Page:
Walter Kempner (1903–1997) and his rice diet

Photo of Walter Kempner
Photo of Walter Kempner. Source.

Walter Kempner, the doctor with the thick German accent who came to America to escape from the Nazis, was born in 1903. Son of two bacteriologists who had both worked on tuberculosis, he graduated in medicine from the  University of Heidelberg in 1928 and subsequently worked there and in Berlin. When the anti-Jewish laws were introduced in Germany in 1933, he was dismissed from his clinical position. The following year he emigrated to America and joined the faculty of medicine at Duke University, Durham, North Carolina, where he introduced his famous rice diet, low in salt and protein.

There was no effective treatment for hypertension at the time, as shown by the history of President Franklin Roosevelt. Low-salt diets had been tried by L. Ambard and E.B. Beaujard in France in 1904 and by F. M. Allan and J.W. Sherrill in America in 1922. Kempner introduced an even more restrictive diet because he believed that hypertension was a more complex metabolic dysfunction than merely a state requiring salt restriction. He limited protein intake to 20g per day, restricted fluid intake, and prescribed a diet containing only rice, fruit, and sugar. It provided 2,000 calories with added vitamin supplements and sometimes citrate-containing fruit juices to counteract metabolic acidosis. Sodium intake was 150mg per day. Occasionally and reluctantly the addition of bread, fish, lean meat, and other treats was permitted.

Results were reported as though all hypertensives had the same etiology. Of the original cohort of 192 people, 25 patients died, 60 patients had no substantial improvement, but in 107 patients the blood pressure fell significantly, from 200/112 to 149/96 mmHg. Heart size decreased in 66 of 72 patients, edema often disappeared, and various publications dramatically illustrated the occasional disappearance of papilledema and the remarkable weight loss in some massively obese individuals.

White rice in a dark colored bowl
Photo by Mgg Vitchakorn on Unsplash

Dr. Kempner had a domineering personality, and not all staff physicians and colleagues remember him with favor. He bullied his patients into compliance, yelled at them when he caught them straying from his diet, and watched them like a hawk, involving himself in their daily lives, even buying private homes which he converted into “rice houses” where his patients would live with a rice chef and be closely monitored.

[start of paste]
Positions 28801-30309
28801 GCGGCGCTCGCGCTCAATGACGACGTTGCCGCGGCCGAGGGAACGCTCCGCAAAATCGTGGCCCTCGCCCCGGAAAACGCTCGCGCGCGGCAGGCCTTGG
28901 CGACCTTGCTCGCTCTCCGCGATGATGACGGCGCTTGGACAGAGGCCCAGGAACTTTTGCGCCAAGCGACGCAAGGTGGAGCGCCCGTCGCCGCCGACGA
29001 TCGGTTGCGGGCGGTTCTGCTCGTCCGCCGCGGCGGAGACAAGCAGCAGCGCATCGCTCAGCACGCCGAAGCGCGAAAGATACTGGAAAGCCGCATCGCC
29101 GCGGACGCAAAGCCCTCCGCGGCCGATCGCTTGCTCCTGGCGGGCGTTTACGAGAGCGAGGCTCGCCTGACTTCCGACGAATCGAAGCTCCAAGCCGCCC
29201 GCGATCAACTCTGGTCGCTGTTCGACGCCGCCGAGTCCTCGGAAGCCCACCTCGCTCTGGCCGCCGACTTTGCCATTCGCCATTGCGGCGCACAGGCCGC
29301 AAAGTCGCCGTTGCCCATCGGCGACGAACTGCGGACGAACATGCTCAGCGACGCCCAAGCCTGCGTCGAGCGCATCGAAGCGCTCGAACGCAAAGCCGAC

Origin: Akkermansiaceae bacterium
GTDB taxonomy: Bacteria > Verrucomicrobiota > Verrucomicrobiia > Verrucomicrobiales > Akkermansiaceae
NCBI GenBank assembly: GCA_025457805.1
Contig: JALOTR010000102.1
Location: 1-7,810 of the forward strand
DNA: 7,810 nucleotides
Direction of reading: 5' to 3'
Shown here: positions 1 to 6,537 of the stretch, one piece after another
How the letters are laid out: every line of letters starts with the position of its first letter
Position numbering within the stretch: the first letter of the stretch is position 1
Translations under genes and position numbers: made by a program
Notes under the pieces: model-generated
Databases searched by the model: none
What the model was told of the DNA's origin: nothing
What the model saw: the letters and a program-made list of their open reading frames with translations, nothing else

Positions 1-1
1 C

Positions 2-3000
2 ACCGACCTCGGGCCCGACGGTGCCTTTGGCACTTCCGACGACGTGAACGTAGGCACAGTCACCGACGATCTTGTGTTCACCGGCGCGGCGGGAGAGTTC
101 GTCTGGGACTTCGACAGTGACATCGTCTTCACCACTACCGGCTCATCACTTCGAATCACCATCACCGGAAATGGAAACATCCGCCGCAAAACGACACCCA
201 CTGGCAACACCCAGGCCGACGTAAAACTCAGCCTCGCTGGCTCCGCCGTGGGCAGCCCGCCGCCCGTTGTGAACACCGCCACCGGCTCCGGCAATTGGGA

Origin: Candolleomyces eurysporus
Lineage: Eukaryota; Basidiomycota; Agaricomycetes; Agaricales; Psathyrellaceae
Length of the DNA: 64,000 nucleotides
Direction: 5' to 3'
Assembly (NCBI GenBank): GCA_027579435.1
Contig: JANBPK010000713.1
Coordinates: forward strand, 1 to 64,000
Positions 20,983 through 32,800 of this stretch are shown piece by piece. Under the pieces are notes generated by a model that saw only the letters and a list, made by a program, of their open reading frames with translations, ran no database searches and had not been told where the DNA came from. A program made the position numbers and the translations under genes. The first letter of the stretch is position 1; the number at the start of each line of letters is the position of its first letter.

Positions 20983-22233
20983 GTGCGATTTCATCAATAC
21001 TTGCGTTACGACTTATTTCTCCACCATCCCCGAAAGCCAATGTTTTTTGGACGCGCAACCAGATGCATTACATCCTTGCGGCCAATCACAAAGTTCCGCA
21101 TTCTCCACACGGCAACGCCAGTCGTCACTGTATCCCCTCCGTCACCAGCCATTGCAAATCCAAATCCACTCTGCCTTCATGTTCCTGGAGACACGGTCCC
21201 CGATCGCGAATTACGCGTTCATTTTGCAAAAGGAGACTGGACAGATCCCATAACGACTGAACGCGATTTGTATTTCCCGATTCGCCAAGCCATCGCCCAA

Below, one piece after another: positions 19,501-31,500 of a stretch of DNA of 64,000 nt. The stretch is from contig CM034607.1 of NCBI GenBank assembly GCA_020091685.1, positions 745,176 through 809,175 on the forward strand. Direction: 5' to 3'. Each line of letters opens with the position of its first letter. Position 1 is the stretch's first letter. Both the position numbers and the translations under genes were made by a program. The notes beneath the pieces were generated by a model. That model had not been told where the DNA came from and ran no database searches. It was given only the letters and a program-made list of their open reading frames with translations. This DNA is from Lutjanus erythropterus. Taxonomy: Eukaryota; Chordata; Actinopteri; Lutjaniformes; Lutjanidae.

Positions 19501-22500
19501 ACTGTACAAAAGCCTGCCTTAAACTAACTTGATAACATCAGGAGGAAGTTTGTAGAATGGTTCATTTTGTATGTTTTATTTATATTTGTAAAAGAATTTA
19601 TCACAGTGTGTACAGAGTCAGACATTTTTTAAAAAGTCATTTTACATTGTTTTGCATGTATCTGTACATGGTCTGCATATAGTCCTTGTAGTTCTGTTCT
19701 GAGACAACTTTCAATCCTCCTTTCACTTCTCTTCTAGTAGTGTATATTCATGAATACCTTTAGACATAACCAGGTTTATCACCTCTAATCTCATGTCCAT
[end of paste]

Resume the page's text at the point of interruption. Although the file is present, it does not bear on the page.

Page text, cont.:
Soon other physicians began to use his rice diet. Among them was the author of the popular 1954 textbook Hypertension and Nephritis, Arthur M. Fishberg. Based on his experience in New York with his own patients and with those of others, he confirmed that heart failure and headaches often improved. Most patients found the diet repugnant and eventually refused to stay on it. The clinical response was the same as that of a simple 200mg sodium diet. Limiting protein and water intake was unnecessary, the diet was too restrictive, and uremia could be precipitated in patients with renal insufficiency. In addition, “immoderate acclaim by the press” resulted in the widespread opinion that rice itself had an antihypertensive effect. As Chinese patients were believed not to suffer from hypertension, articles in the press showed smiling Chinese men enjoying a huge bowl of rice in addition to their ample normal diet. Clearly, however, eating only rice made sodium restriction easy to understand though not to follow.

Little regard was paid in those days to the difference between hypertensives with severe narrowing and constriction of the blood vessels and those with expanded intravascular volume. As shown in the decades to follow, the latter constitute the majority of hypertensive patients and would be greatly helped by salt restriction but are now treated with diuretics and effective drugs that were not available in the 1940s and 1950s. The Kempner diet, advocated over half a century ago, is now only of historic interest, a signpost in the long fight against a disease that even now we do not completely understand.

 

References

  1. Klemmer P, Grim CE. Luft AC. Who and what drove Walter Kempner: the rice diet revisited. American Heart Journal 2014, 64:684 (October)
  2. Fishberg AM, Hypertension and Nephritis. pp 860-867. Lea and Febiger. 1954.
  3. Pickering G. High Blood Pressure. pp 394- 395. Grune and Stratton Inc. New York 1968

 


 

GEORGE DUNEA, MD, Editor-in-Chief

 

Fall 2020  |  Sections  |  Nephrology & Hypertension